DJF : I am very fortunate to hold a secure position in the university, because it would have been impossible for me to earn a living solely through the publishing of scholarly books and children’s books. I have been fortunate, as well, to have published several books with the same publishing house. However, as the publishing industry has changed, it is necessary for me to work with an agent in order to get my work in front of more potential editors.
MK: How do you promote your books? What is the reception of your work with the public?
DJF : I love visiting schools and doing programs for the children, helping them to develop a love for literature, written and spoken aloud. Unfortunately, all of my books are now out of print and can be purchased only on the internet. (I do expect that one of my titles will soon have a new life.) This is a problem for many black American authors. Too many teachers and educators erroneously think that books centered in a “black experience” are only for black readers. This is outrageous, of course. Good literature is for everyone!
MK: How many children’s books have you published to date? Could you name them? Would you like Muna Kalati to make some analysis on these books?
DJF : The titles of my picture books are 1) All Around Town: The Photographs of Richard Samuel Roberts, 2) Sunday Week, 3) Hair Dance, 4) Sitting Pretty: A Celebration of Black Dolls, 5) Black Magic, 6) Quinnie Blue, and 7) The Best of The Brownies’ Book. You can see reviews of them on my website: www.dinahjohnsonbooks.com.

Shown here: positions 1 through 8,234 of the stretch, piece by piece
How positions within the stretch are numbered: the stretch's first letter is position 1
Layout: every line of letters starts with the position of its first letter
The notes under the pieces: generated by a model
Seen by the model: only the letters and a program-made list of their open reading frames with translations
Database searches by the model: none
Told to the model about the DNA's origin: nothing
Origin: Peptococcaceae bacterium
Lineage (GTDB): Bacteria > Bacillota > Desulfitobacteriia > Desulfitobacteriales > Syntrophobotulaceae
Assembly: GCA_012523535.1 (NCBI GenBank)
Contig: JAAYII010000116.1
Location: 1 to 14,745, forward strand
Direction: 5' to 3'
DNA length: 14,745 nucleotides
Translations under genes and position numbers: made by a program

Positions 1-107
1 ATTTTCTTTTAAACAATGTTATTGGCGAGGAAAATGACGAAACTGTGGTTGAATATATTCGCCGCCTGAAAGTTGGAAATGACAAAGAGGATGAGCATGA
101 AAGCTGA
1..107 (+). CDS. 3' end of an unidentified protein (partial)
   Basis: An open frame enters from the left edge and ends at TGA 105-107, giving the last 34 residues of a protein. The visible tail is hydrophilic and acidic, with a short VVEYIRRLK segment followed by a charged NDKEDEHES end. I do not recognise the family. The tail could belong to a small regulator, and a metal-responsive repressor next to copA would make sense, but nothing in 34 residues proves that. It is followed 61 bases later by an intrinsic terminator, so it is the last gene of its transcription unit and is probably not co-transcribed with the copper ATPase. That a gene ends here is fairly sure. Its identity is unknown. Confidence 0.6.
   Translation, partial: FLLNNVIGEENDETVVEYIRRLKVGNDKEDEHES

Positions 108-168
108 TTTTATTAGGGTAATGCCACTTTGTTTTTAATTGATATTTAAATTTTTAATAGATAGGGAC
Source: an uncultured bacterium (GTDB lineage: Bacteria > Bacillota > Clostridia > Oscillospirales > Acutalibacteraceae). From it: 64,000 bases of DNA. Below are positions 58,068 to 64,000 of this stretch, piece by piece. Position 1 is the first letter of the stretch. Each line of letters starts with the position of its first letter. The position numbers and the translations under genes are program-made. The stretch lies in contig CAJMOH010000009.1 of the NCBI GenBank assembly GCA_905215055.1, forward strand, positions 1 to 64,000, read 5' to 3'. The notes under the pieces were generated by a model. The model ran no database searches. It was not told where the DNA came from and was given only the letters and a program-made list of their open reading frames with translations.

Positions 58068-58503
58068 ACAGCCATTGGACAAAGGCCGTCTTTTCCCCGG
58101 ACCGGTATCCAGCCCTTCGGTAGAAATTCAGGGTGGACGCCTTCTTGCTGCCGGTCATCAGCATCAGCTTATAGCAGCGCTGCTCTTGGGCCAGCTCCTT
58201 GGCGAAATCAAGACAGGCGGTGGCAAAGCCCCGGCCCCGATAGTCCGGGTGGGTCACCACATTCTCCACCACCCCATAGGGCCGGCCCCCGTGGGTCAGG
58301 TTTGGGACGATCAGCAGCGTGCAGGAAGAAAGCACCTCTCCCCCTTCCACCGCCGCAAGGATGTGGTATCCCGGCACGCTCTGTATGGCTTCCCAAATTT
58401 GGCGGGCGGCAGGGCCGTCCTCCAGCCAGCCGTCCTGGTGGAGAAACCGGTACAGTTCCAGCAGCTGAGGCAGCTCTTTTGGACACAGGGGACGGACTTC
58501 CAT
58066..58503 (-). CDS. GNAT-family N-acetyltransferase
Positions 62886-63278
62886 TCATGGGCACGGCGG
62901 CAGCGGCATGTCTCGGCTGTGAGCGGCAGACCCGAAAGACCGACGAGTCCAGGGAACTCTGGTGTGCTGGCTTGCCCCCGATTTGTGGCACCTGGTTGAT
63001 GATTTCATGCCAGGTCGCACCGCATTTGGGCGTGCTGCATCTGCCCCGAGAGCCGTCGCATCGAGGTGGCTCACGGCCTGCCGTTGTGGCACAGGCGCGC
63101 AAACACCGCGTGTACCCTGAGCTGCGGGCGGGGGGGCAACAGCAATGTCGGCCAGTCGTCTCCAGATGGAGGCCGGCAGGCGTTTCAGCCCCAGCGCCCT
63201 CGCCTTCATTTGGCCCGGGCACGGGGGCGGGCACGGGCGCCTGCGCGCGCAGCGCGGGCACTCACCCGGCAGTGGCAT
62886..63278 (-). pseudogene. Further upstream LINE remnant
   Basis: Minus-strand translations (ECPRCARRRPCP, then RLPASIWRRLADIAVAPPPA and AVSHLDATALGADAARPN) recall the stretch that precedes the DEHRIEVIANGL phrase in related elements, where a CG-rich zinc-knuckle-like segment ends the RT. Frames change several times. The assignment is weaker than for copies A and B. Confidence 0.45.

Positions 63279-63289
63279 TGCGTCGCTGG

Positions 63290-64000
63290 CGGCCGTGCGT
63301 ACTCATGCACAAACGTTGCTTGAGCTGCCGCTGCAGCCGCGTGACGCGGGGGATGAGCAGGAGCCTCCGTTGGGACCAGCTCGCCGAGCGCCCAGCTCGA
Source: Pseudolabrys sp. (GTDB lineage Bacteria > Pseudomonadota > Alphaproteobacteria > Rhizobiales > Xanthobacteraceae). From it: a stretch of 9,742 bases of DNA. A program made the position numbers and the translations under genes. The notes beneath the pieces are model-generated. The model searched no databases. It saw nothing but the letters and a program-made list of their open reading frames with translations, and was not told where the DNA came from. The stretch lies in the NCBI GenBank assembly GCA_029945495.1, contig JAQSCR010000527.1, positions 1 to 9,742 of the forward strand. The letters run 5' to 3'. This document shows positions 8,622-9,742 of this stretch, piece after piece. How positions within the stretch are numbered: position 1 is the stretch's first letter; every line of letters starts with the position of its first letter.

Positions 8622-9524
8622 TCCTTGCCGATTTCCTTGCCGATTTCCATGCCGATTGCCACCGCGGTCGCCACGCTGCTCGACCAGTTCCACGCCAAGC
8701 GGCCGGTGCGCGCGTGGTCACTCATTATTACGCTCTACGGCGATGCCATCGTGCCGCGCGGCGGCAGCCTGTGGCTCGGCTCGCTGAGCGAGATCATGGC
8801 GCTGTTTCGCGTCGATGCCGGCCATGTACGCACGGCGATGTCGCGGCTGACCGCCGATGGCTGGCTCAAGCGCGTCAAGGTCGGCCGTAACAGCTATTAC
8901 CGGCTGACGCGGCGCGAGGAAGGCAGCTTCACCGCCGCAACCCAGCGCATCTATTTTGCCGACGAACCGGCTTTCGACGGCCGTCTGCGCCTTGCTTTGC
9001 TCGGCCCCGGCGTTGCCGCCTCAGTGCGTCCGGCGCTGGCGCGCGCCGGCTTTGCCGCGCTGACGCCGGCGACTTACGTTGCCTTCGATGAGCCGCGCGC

MK: What is your relationship with African children’s book authors/illustrators? Do you collaborate with Cameroonian children’s book professional?
DJF : As an American, I have not collaborated with any Cameroonian professionals. But I would love to!
MK: In Africa, children’s literature is located on the periphery and seen as a marginal genre compared to classical literature. What do you think of that?
DJF : I think that this is deplorable. Children’s literature is, in some ways, THE most important literature. It is one of the places from which children get ideas about their cultures and our ways of living and beliefs. Children’s literature should be central instead of marginal!
MK: What is your vision for the future of children’s literature in your country?
DJF : In my country, the United States of America, there are efforts to increase appreciation of children’s literature created by authors and illustrators of all ethnic, racial, religious and cultural backgrounds. My vision, my hope, is that people begin, more and more, to see that everyone has a story and that we all benefit from hearing a variety of stories
MK: Any last word?
DJF: I am so appreciative of my experience at the IBBY conference in Accra. I hope that it is just the beginning of a long relationship with some of the African colleagues I met and admire.
Selected CHILDREN’S BOOKS
• Black Magic, illus. by R. Gregory Christie, Henry Holt Books for Young Readers, 2009.
• “African American Women Writers of Children’s and Young Adult Literature,” in The Cambridge Companion to African American Women’s Literature, edited by Angelyn Mitchell and Danille K. Taylor, NY: Cambridge University Press, 2009.
• Hair Dance, photography by Kelly Johnson, Henry Holt Books for Young Readers, 2007.
Find out more about Dinah Johnson at http://www.Dinahjohnson.com